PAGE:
As our society convulses under social, gender, and racial clashes, sensitivities are on high alert. I was reminded of this again recently when valued friends on the conservative side of the political spectrum said that perceived politics made them feel no longer welcome at church. Then, within one hour, other valued friends - these on the left side of the political spectrum -- said they were leaving the church because we didn't take a strong enough stand on matters of race and justice. It broke my heart.
I'll admit that for just a moment, I thought about introducing them to each other (though they actually already knew each other) and letting them hash it out! Instead I invited them both to consider the idea that the gospel leads us to a way of life that transcends identity politics and it's oft-vicious destruction of people. But the gospel does so not by staying silent or, worse, carefully tip-toeing around important topics, for fear of offending someone, though I would suggest that offense is taken far more often than it's given.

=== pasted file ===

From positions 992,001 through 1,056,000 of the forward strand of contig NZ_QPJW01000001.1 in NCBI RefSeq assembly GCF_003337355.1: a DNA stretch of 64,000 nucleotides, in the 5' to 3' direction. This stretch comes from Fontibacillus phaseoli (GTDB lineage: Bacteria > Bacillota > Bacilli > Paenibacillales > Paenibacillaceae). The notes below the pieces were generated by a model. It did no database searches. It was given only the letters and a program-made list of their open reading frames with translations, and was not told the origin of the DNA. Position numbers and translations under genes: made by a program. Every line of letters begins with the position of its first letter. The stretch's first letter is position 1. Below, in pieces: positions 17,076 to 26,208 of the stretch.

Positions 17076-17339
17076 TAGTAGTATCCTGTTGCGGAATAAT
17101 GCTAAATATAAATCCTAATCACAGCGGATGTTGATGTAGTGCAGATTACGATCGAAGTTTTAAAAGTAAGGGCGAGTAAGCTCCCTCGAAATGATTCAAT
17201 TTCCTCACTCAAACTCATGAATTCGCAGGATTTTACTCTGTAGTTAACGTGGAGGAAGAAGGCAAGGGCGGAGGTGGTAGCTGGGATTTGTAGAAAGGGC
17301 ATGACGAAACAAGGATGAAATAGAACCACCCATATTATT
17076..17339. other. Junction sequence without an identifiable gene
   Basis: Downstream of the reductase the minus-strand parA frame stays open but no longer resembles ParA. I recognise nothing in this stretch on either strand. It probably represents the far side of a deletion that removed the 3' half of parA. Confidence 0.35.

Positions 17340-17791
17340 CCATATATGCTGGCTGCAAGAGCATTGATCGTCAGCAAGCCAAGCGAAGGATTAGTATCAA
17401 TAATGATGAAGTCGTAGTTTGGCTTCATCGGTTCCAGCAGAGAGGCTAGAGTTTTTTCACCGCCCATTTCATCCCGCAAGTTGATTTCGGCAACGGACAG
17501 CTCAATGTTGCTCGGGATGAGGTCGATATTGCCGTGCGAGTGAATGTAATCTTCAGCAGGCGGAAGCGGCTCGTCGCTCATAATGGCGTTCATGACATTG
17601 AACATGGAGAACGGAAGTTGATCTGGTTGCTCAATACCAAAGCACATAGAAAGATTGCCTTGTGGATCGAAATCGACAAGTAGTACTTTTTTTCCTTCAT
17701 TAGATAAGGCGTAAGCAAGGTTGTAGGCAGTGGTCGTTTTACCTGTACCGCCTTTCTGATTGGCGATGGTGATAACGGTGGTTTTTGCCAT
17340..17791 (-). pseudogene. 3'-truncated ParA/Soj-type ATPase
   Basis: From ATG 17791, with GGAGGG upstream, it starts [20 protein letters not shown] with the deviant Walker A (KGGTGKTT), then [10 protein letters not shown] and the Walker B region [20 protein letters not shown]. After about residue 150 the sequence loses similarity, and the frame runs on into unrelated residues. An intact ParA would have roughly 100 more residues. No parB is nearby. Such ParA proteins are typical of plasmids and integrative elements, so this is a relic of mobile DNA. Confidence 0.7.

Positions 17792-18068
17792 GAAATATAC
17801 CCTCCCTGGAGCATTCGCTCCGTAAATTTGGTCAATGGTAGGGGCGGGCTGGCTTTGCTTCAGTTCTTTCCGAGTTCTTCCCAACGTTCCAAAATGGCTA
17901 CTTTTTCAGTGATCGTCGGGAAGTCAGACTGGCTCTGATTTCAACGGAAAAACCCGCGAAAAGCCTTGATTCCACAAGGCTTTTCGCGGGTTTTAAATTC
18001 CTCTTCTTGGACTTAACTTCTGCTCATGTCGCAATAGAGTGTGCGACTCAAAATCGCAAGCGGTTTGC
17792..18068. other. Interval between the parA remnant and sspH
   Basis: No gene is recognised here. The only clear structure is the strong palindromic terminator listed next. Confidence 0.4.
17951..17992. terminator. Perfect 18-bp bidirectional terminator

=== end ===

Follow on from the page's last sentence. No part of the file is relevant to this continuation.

Instead, the gospel presents its own ideology, a specific theology of God and human life, and an epistemology - a way of knowing - which has incumbent social implications. Thus, if we allow the gospel to shape our worldview, to become our way of knowing, it will always cross our politics, always challenge our social convictions, always shape our understanding of the faithful life, regardless of what 'side of the aisle' on which we fall. It's been true since the day of Nicodemus.
This weekend's scripture passage is about a lot of things, but mostly it's about allowing Jesus to re-shape the constructs with which we understand the world. Read it closely here, and we'll enjoy exploring it together.
Come, and bring a friend.